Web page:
Has to be said that this year's intake show fewer signs of independent learning ability than any other year I've ever taught. It's had some quite serious repercussions in terms of delivery of our units etc actually.
     
  19. Teaching BTEC National HSC students have to do at least oneresearch project. They tend to hate it but one thing I tell them is that they will have a huge advantage over A Level students at uni.

    By the time they have finished they know a bit about resarch methodology, they know how to use Harvard referencing, they know which web pages are academic, to always check anything on wikkipedia and then find a different reference, they know how to use a library and, shock horror, that librarians have a degree and can be used as a resource.
    These are really good units to give students research skillsbut would you have the time to run a unit? If you do then I'm sure there are BTEC units in other subject areas. The students would get a certificate of achievement, which gives no UCAS points but some people like collecting bits of paper with their names on them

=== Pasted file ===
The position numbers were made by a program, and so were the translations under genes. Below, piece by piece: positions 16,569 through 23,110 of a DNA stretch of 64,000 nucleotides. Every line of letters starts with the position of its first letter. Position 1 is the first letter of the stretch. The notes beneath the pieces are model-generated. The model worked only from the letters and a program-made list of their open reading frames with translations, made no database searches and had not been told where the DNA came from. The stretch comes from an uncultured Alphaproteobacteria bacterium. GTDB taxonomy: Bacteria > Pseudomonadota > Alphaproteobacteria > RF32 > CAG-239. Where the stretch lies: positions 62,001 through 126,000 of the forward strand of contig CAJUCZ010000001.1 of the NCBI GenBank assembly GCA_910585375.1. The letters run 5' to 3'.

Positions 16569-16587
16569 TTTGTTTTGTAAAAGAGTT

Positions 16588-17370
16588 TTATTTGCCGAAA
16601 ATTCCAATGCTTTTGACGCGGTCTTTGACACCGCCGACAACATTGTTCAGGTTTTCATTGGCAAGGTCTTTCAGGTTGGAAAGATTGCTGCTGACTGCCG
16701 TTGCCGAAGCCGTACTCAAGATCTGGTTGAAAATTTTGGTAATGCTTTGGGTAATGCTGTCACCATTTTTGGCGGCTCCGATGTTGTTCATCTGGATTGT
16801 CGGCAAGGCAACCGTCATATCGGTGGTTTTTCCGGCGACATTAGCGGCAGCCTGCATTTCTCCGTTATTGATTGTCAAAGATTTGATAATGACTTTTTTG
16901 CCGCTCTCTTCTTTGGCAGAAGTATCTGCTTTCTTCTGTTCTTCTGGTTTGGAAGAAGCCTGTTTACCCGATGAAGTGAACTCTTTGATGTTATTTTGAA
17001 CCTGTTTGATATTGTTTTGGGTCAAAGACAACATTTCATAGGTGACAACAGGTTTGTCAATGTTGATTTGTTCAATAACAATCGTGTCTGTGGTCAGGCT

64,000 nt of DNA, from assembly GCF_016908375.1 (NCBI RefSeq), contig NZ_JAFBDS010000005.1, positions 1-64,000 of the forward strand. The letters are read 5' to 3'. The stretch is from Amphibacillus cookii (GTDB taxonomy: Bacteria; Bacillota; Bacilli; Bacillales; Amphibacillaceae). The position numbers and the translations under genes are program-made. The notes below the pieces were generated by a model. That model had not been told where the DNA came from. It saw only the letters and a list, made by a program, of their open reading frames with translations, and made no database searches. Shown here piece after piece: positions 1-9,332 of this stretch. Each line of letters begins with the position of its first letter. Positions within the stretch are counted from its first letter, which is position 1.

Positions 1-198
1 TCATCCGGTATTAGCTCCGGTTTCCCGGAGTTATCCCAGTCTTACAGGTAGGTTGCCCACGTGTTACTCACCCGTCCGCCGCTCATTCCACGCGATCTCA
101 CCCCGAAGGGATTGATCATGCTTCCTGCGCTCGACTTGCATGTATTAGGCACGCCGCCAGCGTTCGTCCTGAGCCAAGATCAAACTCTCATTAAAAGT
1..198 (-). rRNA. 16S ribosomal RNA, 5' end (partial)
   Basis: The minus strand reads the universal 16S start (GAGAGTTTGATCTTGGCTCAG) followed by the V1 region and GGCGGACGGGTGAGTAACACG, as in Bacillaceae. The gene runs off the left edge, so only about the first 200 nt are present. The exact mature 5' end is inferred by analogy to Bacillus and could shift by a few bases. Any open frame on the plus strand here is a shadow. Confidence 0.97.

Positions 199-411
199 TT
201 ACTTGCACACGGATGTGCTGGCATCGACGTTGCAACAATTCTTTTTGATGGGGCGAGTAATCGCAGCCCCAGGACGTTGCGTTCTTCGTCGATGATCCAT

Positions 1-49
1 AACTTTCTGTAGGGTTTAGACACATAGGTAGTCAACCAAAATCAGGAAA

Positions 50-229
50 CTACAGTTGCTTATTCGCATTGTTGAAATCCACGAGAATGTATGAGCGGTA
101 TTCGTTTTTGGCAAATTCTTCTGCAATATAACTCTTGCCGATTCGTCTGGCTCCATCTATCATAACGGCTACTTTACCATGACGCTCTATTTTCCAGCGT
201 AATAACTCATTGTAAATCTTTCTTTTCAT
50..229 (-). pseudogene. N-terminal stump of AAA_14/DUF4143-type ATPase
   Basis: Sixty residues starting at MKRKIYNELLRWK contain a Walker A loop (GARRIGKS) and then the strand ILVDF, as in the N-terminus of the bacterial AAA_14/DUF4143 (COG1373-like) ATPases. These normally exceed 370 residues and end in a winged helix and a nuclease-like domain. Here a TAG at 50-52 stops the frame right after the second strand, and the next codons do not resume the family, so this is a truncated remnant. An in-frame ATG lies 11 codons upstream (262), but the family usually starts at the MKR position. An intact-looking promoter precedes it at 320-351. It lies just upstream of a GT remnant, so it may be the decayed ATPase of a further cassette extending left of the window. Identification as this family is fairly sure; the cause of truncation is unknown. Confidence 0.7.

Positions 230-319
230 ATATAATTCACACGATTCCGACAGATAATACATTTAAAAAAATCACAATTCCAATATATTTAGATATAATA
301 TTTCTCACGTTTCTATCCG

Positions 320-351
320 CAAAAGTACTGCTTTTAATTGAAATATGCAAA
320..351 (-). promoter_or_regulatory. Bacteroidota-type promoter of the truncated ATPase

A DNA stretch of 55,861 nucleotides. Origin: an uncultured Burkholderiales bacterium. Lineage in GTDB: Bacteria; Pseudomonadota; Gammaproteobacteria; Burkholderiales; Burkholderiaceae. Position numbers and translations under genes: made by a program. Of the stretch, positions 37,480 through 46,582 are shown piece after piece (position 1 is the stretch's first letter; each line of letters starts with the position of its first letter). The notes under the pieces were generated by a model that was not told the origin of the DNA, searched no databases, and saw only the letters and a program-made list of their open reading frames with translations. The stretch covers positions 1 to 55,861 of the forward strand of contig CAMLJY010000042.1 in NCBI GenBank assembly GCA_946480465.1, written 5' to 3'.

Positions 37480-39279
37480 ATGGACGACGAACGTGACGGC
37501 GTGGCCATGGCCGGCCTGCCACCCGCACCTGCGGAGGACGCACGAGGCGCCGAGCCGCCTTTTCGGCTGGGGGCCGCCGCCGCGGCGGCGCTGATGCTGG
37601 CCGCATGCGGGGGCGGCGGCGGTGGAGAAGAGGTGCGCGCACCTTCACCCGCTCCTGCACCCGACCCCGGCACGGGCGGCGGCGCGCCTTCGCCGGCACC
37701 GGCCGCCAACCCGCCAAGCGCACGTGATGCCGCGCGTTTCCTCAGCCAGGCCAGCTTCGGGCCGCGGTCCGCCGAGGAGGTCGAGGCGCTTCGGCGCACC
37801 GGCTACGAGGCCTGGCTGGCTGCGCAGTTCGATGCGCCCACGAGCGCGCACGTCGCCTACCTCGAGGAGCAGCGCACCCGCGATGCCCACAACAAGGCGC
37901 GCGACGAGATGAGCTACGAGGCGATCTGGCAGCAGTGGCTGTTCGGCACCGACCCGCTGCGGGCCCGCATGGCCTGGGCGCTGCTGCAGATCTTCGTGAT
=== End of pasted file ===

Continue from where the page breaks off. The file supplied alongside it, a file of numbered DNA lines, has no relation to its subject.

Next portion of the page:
20. I know poeme, I was being slightly sarky. I found it less frustrating teaching level 1 in that I didn't expect them to and wasn't surprised that they didn't know how. I found it particularly annoying that National Diploma students expected to be spoonfed - adults too. Too many were content with only a pass grade because anything higher demanded a certain amount of input from them and they just weren't prepared to read, research or otherwise take responsibility. "Oh you didn't tell us to read/do/go...."
    The truth, of course, is that they don't have to anymore. We will do everything we can to get them to pass( even if they don't deserve to.) because nobody is allowed to fail. And our jobs are at stake!
     

Share This Page